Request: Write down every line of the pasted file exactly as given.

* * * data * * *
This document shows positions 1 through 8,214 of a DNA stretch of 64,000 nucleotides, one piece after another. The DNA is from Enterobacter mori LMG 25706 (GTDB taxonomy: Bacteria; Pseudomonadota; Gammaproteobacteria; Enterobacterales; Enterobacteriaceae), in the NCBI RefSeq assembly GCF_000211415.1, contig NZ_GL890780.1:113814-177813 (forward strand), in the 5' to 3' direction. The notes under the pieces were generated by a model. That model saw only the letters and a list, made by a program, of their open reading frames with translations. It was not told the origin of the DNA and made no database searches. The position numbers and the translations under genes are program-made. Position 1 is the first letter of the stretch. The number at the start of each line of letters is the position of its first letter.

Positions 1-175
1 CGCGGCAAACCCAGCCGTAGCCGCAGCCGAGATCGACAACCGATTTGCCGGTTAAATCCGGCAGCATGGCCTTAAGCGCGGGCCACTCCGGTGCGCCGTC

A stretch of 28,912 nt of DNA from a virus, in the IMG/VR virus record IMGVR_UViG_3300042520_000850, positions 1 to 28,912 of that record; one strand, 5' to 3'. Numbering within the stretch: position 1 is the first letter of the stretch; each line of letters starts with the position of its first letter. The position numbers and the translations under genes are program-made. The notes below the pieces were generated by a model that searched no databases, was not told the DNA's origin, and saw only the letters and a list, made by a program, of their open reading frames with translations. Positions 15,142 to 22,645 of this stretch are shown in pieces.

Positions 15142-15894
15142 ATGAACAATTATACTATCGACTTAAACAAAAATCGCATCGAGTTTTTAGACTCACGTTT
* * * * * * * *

This document shows positions 1 through 8,214 of a DNA stretch of 64,000 nucleotides, one piece after another. The DNA is from Enterobacter mori LMG 25706 (GTDB taxonomy: Bacteria; Pseudomonadota; Gammaproteobacteria; Enterobacterales; Enterobacteriaceae), in the NCBI RefSeq assembly GCF_000211415.1, contig NZ_GL890780.1:113814-177813 (forward strand), in the 5' to 3' direction. The notes under the pieces were generated by a model. That model saw only the letters and a list, made by a program, of their open reading frames with translations. It was not told the origin of the DNA and made no database searches. The position numbers and the translations under genes are program-made. Position 1 is the first letter of the stretch. The number at the start of each line of letters is the position of its first letter.

Positions 1-175
1 CGCGGCAAACCCAGCCGTAGCCGCAGCCGAGATCGACAACCGATTTGCCGGTTAAATCCGGCAGCATGGCCTTAAGCGCGGGCCACTCCGGTGCGCCGTC

A stretch of 28,912 nt of DNA from a virus, in the IMG/VR virus record IMGVR_UViG_3300042520_000850, positions 1 to 28,912 of that record; one strand, 5' to 3'. Numbering within the stretch: position 1 is the first letter of the stretch; each line of letters starts with the position of its first letter. The position numbers and the translations under genes are program-made. The notes below the pieces were generated by a model that searched no databases, was not told the DNA's origin, and saw only the letters and a list, made by a program, of their open reading frames with translations. Positions 15,142 to 22,645 of this stretch are shown in pieces.

Positions 15142-15894
15142 ATGAACAATTATACTATCGACTTAAACAAAAATCGCATCGAGTTTTTAGACTCACGTTT